I met Gilford Jirigani at a workshop in Port Moresby a few months ago. What struck me about him was his natural confidence and poise as he captured the audience’s attention - including mine-as he told us how one project changed his life. He went from being an unemployed kid, down and out and unclear about his life in the city, to eventually becoming one of the pioneers of a youth program aimed at increasing the employability of unemployed youth in Port Moresby in 2012.
|Availability of work has provided new opportunities for people in Honiara.|
We were shooting a film in the main street of Honiara about the Rapid Employment Project wh
|More information on the World Bank-AusAID partnership in worldbank.org/unlockingpotentialreport|
Making a difference for people, he
Cũng có ở Tiếng việt
This Thursday, March 8, people will be celebrating International Women’s Day all around the world. Vietnam is no exception—there will be numerous events arranged by the Government, donors, mass organizations, NGOs, colleagues, and husbands. But what are we celebrating—and how will we celebrate the event?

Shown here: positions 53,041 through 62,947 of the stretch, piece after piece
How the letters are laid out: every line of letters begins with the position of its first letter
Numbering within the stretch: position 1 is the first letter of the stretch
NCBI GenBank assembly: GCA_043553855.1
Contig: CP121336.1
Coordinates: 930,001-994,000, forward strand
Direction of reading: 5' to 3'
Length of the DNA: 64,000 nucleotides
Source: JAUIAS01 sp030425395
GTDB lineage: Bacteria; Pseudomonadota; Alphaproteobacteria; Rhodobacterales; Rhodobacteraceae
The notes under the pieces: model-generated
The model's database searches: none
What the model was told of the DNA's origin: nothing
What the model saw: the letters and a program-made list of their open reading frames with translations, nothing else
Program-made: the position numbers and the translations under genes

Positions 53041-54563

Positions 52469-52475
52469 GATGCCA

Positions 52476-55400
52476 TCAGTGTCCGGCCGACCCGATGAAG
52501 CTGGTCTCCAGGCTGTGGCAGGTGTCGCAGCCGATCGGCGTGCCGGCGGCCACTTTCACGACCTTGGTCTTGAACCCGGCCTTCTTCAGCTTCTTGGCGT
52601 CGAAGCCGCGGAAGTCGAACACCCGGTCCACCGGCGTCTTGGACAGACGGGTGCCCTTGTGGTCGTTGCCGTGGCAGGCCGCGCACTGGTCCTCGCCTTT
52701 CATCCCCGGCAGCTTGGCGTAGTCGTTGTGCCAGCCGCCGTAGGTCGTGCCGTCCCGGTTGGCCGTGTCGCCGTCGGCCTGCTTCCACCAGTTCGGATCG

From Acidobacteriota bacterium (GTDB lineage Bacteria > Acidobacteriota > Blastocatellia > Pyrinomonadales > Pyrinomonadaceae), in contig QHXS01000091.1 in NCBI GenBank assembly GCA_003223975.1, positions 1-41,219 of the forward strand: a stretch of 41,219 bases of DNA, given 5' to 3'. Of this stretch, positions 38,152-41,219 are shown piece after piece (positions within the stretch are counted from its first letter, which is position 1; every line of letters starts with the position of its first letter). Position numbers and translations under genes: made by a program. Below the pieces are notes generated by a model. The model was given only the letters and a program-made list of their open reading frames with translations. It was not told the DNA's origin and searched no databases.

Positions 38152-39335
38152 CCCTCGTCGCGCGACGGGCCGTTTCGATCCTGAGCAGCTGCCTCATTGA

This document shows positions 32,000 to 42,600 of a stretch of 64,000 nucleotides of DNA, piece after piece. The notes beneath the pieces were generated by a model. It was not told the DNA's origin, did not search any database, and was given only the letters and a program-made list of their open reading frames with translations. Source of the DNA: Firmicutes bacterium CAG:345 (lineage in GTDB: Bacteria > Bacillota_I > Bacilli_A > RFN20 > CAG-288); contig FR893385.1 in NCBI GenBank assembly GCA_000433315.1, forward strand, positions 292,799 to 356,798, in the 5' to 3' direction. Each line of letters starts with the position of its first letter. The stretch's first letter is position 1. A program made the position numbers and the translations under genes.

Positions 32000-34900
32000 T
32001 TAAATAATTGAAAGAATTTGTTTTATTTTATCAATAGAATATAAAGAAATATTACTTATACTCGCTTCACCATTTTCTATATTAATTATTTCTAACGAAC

Last year I went to a celebration of women’s day here in Vietnam where the women’s male colleagues had written little poems about how beautiful and sexy the women looked and how the men appreciated their beauty and femininity. This was such a new and intriguing way of celebrating Women’s day to me.
Timor-Leste has one of the youngest populations in the world, with more than three quarters under 30. Opening pathways for young people – allowing them to get an education, find employment and engage in public life – will be critical for building lasting peace and development.